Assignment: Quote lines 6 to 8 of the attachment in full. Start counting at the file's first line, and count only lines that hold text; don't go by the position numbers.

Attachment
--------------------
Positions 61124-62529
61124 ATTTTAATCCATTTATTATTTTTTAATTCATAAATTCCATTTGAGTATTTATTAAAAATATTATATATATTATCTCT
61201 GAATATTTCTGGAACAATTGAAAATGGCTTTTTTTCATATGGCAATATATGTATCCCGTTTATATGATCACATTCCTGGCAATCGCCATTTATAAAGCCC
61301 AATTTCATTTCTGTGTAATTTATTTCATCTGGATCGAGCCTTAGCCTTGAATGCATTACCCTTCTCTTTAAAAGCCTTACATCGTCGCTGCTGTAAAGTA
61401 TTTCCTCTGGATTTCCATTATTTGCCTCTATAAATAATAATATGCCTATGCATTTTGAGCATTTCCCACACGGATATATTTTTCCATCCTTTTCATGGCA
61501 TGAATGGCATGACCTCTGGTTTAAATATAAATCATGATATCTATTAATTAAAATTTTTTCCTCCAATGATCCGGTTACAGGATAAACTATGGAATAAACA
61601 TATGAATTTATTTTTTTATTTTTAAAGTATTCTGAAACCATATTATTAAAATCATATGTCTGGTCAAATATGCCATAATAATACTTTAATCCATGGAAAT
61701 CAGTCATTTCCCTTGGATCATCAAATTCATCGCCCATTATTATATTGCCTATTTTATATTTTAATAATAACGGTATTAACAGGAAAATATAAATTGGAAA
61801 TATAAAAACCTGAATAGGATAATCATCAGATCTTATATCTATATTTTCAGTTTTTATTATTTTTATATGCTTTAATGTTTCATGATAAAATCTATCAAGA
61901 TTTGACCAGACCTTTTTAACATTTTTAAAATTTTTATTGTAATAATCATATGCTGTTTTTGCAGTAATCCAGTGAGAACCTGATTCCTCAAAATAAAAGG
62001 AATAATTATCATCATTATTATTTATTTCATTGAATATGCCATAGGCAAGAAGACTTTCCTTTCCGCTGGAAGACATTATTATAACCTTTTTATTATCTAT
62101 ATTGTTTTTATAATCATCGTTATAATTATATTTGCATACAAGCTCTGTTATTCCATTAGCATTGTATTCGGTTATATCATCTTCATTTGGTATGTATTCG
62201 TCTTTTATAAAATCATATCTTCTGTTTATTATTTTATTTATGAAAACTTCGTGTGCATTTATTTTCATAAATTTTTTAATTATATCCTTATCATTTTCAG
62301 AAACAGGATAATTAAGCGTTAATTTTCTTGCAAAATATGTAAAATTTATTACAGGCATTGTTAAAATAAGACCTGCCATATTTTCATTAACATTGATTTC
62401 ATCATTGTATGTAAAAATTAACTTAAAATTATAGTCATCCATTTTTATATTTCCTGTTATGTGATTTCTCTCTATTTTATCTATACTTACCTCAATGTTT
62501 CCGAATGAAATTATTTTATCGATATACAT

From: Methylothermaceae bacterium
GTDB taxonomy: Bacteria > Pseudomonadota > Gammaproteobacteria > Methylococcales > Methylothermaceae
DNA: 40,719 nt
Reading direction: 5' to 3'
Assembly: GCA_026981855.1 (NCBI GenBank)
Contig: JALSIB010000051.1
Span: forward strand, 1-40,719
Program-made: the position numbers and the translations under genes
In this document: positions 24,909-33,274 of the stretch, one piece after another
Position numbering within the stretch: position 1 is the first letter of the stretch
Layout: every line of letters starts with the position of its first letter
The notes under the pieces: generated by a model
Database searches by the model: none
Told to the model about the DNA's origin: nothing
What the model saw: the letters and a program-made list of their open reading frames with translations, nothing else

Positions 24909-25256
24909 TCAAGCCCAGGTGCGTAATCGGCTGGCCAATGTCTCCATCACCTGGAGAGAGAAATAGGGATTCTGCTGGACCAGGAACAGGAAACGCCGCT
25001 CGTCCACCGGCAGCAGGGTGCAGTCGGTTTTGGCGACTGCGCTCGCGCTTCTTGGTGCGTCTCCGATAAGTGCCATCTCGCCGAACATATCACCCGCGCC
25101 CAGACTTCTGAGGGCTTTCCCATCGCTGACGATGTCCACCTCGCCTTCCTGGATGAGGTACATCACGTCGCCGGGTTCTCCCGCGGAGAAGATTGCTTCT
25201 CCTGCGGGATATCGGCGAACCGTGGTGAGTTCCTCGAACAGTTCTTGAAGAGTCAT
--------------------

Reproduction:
61501 TGAATGGCATGACCTCTGGTTTAAATATAAATCATGATATCTATTAATTAAAATTTTTTCCTCCAATGATCCGGTTACAGGATAAACTATGGAATAAACA
61601 TATGAATTTATTTTTTTATTTTTAAAGTATTCTGAAACCATATTATTAAAATCATATGTCTGGTCAAATATGCCATAATAATACTTTAATCCATGGAAAT
61701 CAGTCATTTCCCTTGGATCATCAAATTCATCGCCCATTATTATATTGCCTATTTTATATTTTAATAATAACGGTATTAACAGGAAAATATAAATTGGAAA